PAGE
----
6 Lessons the Olympics Can Teach Boomers
This summer, billions of fans watched athletes from around the world compete in the Beijing Olympics. Even with political controversy and global tensions running rampant, these diverse games reflected the delicate balance between reality and entertainment. For many Sandwiched Boomers, the Olympics satisfied the yearning for distraction from immediate concerns about economic instability and caring for a family-in-flux.
The Games provided color, drama and a broad demonstration of excellence. In addition to news about the winners and venues, information from Beijing went well beyond who was winning and losing gold medals. Here are 6 tips about how to incorporate the deeper meaning of the Olympics into your life:
1. Find your unique passion and cultivate it. There were hundreds of events at the Olympics, each representing a specific activity that athletes had chosen to pursue. They ranged from rhythmic gymnastics to javelin throwing, from fencing to sailing, from synchronized swimming to boxing. What brings you joy and the ability to be fully engaged? Recognize the creativity and excitement that emerge as you follow your dreams.
2. Excellence comes with hard work and practice. Learning about the training schedules of Olympic athletes reminds us that accomplishments don\’t come easy. Repetition is the handmaiden of success. Set long-term goals as well as realistic and incremental steps to reach them. Give yourself credit when you achieve an objective and, as you set the next one, aim to move ever closer toward your ultimate goal. Strive for your personal best – and remember the most important competitor you have is actually you.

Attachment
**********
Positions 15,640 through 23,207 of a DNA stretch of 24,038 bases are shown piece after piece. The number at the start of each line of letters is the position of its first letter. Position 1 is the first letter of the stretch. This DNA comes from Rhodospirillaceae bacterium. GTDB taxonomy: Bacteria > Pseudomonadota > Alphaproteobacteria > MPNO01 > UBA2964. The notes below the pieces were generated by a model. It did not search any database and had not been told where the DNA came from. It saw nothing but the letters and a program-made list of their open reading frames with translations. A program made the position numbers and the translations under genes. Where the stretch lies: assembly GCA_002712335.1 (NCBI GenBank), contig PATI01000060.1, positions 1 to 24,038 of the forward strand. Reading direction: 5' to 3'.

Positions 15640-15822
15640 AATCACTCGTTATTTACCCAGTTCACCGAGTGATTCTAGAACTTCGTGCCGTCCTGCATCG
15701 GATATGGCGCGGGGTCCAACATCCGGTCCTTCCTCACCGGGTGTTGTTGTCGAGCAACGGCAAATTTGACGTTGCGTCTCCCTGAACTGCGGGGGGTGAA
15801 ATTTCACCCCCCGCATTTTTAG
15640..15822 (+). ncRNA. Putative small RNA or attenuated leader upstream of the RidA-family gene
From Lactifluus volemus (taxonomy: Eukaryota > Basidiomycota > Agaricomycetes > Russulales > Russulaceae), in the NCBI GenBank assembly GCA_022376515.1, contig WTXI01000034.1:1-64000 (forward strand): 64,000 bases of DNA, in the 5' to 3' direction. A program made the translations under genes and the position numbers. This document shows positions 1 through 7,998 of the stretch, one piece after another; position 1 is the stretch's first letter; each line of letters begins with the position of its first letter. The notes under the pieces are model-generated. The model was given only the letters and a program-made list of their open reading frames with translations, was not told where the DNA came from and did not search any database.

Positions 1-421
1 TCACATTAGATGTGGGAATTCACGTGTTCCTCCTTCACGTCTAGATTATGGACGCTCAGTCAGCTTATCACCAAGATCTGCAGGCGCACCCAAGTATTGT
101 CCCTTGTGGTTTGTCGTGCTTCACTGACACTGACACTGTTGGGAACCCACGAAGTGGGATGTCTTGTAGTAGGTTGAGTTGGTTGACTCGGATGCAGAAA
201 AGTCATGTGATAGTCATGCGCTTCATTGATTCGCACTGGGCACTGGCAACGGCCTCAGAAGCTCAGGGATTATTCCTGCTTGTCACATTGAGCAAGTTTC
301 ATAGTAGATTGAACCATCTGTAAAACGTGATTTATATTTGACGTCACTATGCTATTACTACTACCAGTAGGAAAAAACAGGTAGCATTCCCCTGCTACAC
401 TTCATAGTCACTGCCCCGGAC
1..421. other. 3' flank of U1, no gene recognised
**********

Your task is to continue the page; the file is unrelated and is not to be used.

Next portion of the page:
3. Expect to fail sometimes. And when you do, pick yourself up and start over again. Every athlete who has made it into Olympic competition has suffered injury and disappointment along the way – but that has not been the end of the quest. They know that they can learn more from failure than success. You, too, can treat your setbacks as a teaching tool. And as you do, you will become more resilient and adaptable.
4. Relish the support that comes from those who care about you. Individual athletes depend on an entourage of people assisting them – coaches, trainers, family, friends, sponsors and teammates. As you work toward your own goals, the cheering section may be more limited – family, friends, teachers, support groups. But, whatever the size, accept the encouragement. Function as a team and be available to help sustain others when they need it. Athletes talk about the Olympic village and see themselves as part of that community. Who makes up your community?
5. Explore other cultures. With its symbol of five interlinking rings, the Olympics celebrate the unity of the games while honoring individual nationalities. Athletes pay tribute to each other by trading pins with those from other countries. China has a population of one and a third billion and is composed of over 50 distinct ethnic groups – all represented in the show of diversity and solidarity at the opening and closing ceremonies. Learn more about people who are different from you. This doesn\’t necessarily mean travel to exotic places – it could just be a bus ride to another part of town. You will be enriched by your openness to those who do not share your history and experiences.
6. Enjoy your successes. Did you observe the Olympic athletes when they stood on the winners\’ platforms with their medals, listening to their national anthems? Their pride and emotionality were palpable. Reward yourself when you reach a significant target and savor the feelings of power that come from your achievement. You deserve it.
As you think back over the spectacle of the Beijing Olympics, don\’t be seduced into remaining a spectator. Jump into the game of life and become a winner yourself.
© 2008, Her Mentor Center
Rosemary Lichtman, Ph.D. & Phyllis Goldberg, Ph.D. are co-founders of http://www.hermentorcenter.com/, a website or midlife women and http://www.nourishingrelationships.blogspot.com/, a Blog for the Sandwich Generation. They are authors of a forthcoming book about